Opening a business is tough enough. The permits, the space, the team, the branding, the big idea that will track a slew of loyal customers. But how about opening a business amidst a pandemic and countrywide stay-at-home order? Okay, one more step … let’s make a food and beverage business that relies on community and human-to-human connection. If this sounds like a trying and near-impossible feat, you’re right, but these five Southern businesses have emerged from the other end of a dark tunnel with learned lessons and gumption they won’t soon forget.

Sugar Shane’s Cookies, Atlanta, GA
Shane Quillin, Owner

Shane Quillin had a goal to start a company by age 30, but he expected that company to be in tech or supply chain. Shane’s decade-long love for cooking and ripe, months-old adoration of baking got him thinking. He whipped up his first batch of homemade scratch chocolate chip cookies in late 2019 and was hooked. Shane brought these baked goods to work and to friends and family throughout the holiday season, and after an outpouring of compliments, the idea for Sugar Shane’s, an in-home bakery, came to life … as did a global pandemic.

Shane Quillin turned a hobby into a business during the pandemic … and right before his 30th birthday. Image: Submitted

How did the timing of launching during the pandemic affect Sugar Shane’s?

If you would have asked me this when the pandemic started, I would have said, “This couldn’t be worse.” I didn’t even get started until late February. My initial business plan was to target commercial offices that cater lunch and events. I was passing out free cookies and cookie cakes nearly every day in early March. I had finally landed a few larger clients who chose me to cater their St. Patrick’s Day office parties, but COVID hit hard the week prior and all of my parties were canceled. I was a bit depressed that all the progress I had made came crumbling down. I then had to redesign my entire business model to be a consumer-to-consumer seller.

What did you learn through the process of opening during this time?

People will still order sweets when times are tough and money is thin. Social media is everything in the cookie game. The small business community is a real and powerful thing. Every small business owner friend/colleague I reached out to during COVID was always eager to help, even as their businesses struggled. Lastly, you must continue to operate like it’s a normal day through a pandemic. I slacked off on my 4:30 a.m. wake-ups for a few weeks, and my progress stalled. I have seen solid returns since returning to the early starts.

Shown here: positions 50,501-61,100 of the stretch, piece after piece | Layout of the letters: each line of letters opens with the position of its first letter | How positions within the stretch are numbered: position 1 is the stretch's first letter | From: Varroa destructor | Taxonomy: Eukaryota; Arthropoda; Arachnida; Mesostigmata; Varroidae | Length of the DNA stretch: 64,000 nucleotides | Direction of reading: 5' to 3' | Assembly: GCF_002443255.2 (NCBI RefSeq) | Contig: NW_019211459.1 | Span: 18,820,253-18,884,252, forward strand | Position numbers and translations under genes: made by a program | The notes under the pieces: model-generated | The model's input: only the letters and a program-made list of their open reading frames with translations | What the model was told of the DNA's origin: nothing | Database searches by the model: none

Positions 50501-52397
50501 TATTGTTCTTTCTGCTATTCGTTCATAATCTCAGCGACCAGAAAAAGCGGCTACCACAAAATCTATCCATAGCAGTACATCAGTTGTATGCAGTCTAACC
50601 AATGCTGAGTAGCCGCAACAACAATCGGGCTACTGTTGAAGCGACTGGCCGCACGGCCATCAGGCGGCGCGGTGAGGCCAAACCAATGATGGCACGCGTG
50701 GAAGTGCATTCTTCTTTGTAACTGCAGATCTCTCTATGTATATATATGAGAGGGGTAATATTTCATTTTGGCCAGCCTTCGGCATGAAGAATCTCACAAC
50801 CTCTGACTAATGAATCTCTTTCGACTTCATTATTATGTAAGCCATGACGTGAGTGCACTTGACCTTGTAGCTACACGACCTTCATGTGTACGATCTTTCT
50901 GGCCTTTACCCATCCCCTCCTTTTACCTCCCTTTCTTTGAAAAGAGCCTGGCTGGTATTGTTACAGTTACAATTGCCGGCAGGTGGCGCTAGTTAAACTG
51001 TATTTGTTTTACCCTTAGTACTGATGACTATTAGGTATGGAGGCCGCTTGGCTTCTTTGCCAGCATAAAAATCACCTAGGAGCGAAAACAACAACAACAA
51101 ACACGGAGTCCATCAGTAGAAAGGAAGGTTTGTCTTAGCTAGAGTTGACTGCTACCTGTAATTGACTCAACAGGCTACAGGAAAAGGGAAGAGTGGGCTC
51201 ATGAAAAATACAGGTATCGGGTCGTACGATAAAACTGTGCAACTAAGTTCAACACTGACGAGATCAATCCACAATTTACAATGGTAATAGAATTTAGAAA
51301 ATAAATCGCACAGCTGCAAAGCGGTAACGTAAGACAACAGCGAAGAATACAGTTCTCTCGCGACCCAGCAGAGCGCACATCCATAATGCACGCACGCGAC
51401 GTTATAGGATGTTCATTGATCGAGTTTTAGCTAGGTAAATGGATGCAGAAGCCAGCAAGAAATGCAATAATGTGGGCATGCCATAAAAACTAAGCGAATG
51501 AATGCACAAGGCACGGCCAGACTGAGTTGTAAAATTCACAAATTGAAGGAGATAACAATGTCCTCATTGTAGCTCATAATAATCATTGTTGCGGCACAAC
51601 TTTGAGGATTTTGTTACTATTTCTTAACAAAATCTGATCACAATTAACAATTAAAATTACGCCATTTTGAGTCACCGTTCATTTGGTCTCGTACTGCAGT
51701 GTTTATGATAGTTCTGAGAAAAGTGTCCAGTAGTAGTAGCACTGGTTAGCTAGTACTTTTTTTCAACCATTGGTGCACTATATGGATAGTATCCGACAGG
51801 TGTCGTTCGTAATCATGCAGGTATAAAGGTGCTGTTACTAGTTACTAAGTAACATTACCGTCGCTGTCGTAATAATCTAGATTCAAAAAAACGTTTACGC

Can you tell us a story about a win you encountered during the first few months?

I really wanted a piece of commercial business in my business plan during COVID. I was targeting law firms and tech companies, but these offices have remained closed since the start of the pandemic. I decided to market myself to residential real estate companies with a unique twist. I would drop off a handwritten card on their behalf along with a box of cookies or cookie cake for closing gifts and referrals: a personal touch with proper social distancing. This has generated additional revenue and will hopefully gain new business post-COVID.

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Leah & Louise, Charlotte, NC
Subrina Collier, Owner and GM

The Queen City’s flourishing restaurant scene is shining a spotlight on Leah & Louise. Dynamic husband-wife duo Greg and Subrina Collier set up shop at a precarious time — they were slated to welcome their first guests in mid-March — and have paved the way in an exciting new multi-use development. Despite an opening punctuated with setbacks, Charlotteans have proved hungry for L&L’s mouth-watering Southern staples and funky, musical aesthetic.

Charlotte's Leah & Louise in Camp North End

Greg (the tall one under the sign) and wife Subrina (to his right) proudly stand with a staff excited to finally serve the community face-to-face! Image: Facebook

Tell us a little about how you dreamed up Leah & Louise.

Leah & Louise came to life because Greg and I are both from Memphis, TN, home of the blues. So it was something we always wanted to do, as there is nothing like that here. It’s also our love letter to Memphis. I coined the term “Modern Juke” that I use to describe the aesthetics, the feel of the restaurant and even the menu. The name is a tribute to Greg’s late baby sister and late maternal grandmother. They both loved to cook, but Leah was more innovative and Louise was more traditional. Gregory cooks in the middle of them both.

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How has your home — Charlotte’s coolest new creative community, Camp North End — supported you through this?

Camp North End has been amazing throughout this whole process. We had been coming to CNE for other events and loved the whole layout and history of the property. We also loved how many black-owned businesses were over here and thriving. It was very important to us that they were super conscious about the community they were in and fostering the growth of the community.

What have you learned from opening a business during this time?

I know I have become an expert on adjusting and reinventing. We have had to do that now more than ever. For us, it was about looking at the demand and “reading the room” when it came to what got more traction.

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Magnolia & May, Memphis, TN
Chip Dunham, Chef and Co-Owner

This multi-generational family of food industry experts created an amalgamation of their collective cuisine influence. But once Magnolia & May was fully built out, the stay-home ordinance halted this highly anticipated Memphis opening. Chef Chip Dunham and his wife Amanda stayed hopeful, and this unique restaurant family has emerged from weeks of takeout only to open their doors to a hungry and happy Memphis.

Chip Dunham and wife Amanda of Magnolia & May — a business that opened in the pandemic

Chef Chip Dunham, his wife Amanda, and the completed façade of Memphis’ hottest new eatery | Image: Ariel Cobbert